PLAINFIELD TODAY

The needler in the haystack.

Thursday, April 17, 2014

Public hearing on JFK's new Plainfield ER proposal tonight


The proposal is to move the Emergency Room to Kenyon House.


A proposal to relocate JFK's Satellite Emergency Department (SED) at Plainfield's former Muhlenberg hospital campus will be heard tonight at 7:00 PM at a meeting of the Planning Board at the Plainfield Public Library's Anne Louise Davis Meeting Room.

Though the SED is an operation of JFK Health System, the application is in the name of Muhlenberg Regional Medical Center, Inc. Doubtless, this little distinction will become important later on as things develop.

The proposal essentially involves improvements to the first floor of Kenyon House, the two-story building at the corner of Park Avenue and Randolph Road. The new ER would be located on the first floor, along with diagnostic and other services. The second floor would continue to be used by the DaVita Dialysis Center.

In the years before Muhlenberg's closure, then-parent corporation Solaris Health System had subdivided the original campus, establishing the Snyder School of Nursing and the Kenyon House on separately deeded parcels of land.

Tonight's proposal would open the way for JFK to move forward on its proposal to demolish the existing hospital structure and replace it with a complex of more than 600 rental apartments.

Members of the public will be allowed to ask questions and make comments as part of the hearing. The plans for the proposed changes are on file at the Planning Division on the second floor of City Hall and are available for inspection until 4:30 PM today.

The Plainfield Public Library is at Park Avenue and West 8th Street and is an accessible facility. Parking is available in the 8th and 9th Street lots.

  -- Dan Damon [follow]

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New Dems kick off primary campaign with Saturday HQ rally

 

Plainfield's New Democrats political club will kick of the 2014 primary campaign with a rally and grand opening of its headquarters on Saturday from Noon to 2:00 PM. The campaign headquarters is at 508 Watchung Avenue, next door to the former Blackberry's and across the street from City Hall.

Visitor will have an opportunity to meet the New Democrats candidates for City Council, enjoy some refreshments and volunteer and/or contribute to the campaign.

Parking available on the street or in nearby parking lots.

  -- Dan Damon [follow]

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Wednesday, April 16, 2014

Liberty Village PILOT: Liar's Poker?


Liar's Poker is a popular bar game based on the serial numbers of
dollar bills, plus skill at bluffing.
 

A great deal of time was spent wrangling over the proposed amendments to the 50-year PILOT (payment in lieu of taxes) on Liberty Village at last night's Council meeting. The proposal ultimately failed even to be put on the agenda, but as the evening progressed, I began to suspect some folks were not being upfront about what they knew and when they knew it.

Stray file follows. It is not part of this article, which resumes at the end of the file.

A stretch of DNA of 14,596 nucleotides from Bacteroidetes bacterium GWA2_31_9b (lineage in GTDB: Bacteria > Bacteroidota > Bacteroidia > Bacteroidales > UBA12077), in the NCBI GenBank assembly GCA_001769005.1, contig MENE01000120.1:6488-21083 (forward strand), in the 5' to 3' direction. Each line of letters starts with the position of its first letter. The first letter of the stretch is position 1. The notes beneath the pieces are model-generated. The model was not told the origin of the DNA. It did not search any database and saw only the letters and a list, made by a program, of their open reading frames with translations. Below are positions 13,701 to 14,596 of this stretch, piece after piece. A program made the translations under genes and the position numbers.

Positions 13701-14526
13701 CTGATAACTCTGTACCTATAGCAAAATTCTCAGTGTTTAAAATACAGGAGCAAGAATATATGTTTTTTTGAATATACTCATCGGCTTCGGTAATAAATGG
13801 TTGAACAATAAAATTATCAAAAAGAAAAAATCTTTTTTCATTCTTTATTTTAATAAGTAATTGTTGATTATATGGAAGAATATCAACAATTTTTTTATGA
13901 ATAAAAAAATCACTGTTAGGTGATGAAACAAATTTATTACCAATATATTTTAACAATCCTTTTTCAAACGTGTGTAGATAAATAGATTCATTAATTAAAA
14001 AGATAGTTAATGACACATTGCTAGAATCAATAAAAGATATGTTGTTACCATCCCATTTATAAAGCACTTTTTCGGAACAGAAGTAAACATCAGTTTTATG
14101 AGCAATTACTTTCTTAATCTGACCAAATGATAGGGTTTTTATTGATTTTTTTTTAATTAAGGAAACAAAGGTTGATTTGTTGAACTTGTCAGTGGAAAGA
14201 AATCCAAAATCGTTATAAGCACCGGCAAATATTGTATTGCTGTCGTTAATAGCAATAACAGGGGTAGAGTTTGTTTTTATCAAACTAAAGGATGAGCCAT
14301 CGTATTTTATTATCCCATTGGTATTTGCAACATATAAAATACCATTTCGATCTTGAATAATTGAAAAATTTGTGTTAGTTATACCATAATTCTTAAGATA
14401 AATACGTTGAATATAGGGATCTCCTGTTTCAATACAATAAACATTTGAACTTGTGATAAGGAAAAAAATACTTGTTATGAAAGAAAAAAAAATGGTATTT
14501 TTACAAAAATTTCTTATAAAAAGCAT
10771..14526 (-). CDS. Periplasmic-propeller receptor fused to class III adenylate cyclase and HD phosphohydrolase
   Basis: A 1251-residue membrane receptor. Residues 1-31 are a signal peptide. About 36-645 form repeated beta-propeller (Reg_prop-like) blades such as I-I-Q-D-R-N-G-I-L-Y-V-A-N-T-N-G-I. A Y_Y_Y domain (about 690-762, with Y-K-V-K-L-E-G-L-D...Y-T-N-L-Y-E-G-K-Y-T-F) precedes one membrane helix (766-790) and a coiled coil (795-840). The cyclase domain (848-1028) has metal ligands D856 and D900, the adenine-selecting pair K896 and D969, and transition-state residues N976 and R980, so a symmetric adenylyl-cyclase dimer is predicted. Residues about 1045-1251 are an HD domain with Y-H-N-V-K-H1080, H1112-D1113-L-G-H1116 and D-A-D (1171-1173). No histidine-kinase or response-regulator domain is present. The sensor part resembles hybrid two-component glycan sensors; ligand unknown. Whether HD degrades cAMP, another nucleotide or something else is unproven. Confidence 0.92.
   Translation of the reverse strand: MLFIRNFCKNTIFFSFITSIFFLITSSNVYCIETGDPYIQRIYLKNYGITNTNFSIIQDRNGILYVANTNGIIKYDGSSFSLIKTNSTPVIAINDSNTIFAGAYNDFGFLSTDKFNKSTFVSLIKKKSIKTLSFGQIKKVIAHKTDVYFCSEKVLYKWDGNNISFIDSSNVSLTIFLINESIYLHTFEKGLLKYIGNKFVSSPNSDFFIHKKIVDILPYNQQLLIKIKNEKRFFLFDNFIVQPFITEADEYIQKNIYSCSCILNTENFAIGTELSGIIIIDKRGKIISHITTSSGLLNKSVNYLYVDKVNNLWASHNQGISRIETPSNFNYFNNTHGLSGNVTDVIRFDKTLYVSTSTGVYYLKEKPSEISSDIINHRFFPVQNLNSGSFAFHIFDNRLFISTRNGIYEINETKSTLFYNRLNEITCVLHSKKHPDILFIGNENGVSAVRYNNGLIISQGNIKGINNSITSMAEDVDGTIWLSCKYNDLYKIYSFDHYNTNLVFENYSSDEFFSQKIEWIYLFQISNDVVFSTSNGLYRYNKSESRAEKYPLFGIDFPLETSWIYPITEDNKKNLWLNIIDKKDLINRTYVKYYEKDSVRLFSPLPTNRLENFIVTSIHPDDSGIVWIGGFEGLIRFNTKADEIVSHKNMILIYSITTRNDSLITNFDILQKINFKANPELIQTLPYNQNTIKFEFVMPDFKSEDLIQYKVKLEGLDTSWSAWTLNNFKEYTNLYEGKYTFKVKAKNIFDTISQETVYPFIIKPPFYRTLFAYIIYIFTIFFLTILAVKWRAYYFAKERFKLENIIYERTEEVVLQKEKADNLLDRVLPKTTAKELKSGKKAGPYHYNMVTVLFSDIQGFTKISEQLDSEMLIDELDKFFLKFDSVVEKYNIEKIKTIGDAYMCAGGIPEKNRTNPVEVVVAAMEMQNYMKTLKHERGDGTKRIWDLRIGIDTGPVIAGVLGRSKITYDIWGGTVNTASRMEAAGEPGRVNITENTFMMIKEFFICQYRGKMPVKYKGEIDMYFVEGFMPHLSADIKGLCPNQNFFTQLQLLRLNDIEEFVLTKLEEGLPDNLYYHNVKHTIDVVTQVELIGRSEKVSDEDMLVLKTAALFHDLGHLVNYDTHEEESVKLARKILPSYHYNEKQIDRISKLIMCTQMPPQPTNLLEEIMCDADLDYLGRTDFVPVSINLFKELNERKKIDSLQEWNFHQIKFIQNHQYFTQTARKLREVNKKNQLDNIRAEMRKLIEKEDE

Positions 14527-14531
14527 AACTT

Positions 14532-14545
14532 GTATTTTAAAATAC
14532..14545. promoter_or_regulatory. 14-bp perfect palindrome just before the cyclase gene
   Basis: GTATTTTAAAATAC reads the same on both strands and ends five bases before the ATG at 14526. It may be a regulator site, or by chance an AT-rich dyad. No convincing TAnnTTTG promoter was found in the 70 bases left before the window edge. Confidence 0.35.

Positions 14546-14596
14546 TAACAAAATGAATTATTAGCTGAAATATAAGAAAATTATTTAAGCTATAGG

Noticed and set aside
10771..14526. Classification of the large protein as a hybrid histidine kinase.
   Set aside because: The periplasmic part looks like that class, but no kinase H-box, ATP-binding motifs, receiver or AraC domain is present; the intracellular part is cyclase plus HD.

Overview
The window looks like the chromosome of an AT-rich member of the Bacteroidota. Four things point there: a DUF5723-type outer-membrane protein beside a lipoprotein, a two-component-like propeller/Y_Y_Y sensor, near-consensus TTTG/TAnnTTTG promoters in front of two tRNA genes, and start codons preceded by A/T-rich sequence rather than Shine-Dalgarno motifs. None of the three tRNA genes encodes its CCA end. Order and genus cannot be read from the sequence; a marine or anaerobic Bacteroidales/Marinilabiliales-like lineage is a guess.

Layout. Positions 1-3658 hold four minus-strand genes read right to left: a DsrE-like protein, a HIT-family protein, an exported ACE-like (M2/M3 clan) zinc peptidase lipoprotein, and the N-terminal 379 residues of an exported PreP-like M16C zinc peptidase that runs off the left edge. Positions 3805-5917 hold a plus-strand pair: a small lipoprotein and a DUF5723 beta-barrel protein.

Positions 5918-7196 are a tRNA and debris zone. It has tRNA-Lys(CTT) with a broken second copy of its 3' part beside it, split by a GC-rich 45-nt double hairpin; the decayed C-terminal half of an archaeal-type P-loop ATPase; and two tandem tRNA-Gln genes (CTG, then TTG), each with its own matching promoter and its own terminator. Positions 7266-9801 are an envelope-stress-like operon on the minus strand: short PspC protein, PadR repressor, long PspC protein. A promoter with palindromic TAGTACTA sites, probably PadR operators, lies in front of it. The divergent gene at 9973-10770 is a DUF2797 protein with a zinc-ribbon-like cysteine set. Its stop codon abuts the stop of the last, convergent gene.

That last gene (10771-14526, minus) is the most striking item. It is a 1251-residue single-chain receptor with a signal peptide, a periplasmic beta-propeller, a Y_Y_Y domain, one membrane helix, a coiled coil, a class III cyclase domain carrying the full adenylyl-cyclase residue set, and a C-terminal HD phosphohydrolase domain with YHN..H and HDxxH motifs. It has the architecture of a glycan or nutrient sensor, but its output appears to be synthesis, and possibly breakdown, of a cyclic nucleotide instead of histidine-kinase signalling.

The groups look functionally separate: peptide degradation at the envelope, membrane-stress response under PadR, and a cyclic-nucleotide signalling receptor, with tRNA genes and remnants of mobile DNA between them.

While details of the PILOT have been discussed previously elsewhere (see my post here, and Bernice's here), my attention is attracted to the question of why the Council has dug its heels in so hard, so quickly and with so little discussion.

On the surface, several Councilors have complained of being rushed. Last night they also expressed concerns that granting the PILOT before the sale would leave no leverage against the new owners to perform the improvements that are being promised.

Council President Rivers also insisted that $1.5 million had supposedly been set aside previously under the current owners for improvements to the property and there is no accounting for what happened to the funds. Both the Mapp administration and the attorney for the purchaser were unaware of any such assertion, but Rivers persisted.

While Councilors and several speakers from the audience were blaming the Mapp administration for time constraints -- 'last minute politics being thrown at you' is the way resident Mustapha Muhammad put it -- my ears caught several references to the PILOT negotiations having gone on for more than a year.

Both the buyer's attorney, William Eaton, and Mapp's economic development director Carlos Sanchez made mention of the time frame, which places the origins of the proposed sale and PILOT amendment firmly in the administration of former mayor Sharon Robinson-Briggs. Sanchez said he couldn't tell the Council why the Robinson-Briggs administration had not followed through on the matter and politely reminded them that he had only come on board on February 1.

But what really caught my attention was Councilor Storch's statement that he recalled getting a phone call from Assemblyman Jerry Green's office over a year ago inviting him to vet the proposal. Storch then went on to add that he and 'two colleagues' went to the Assemblyman's office and went over the proposal, but that that was his only prior participation. He said he never knew anything else until it was brought up at last week's Council agenda-setting session.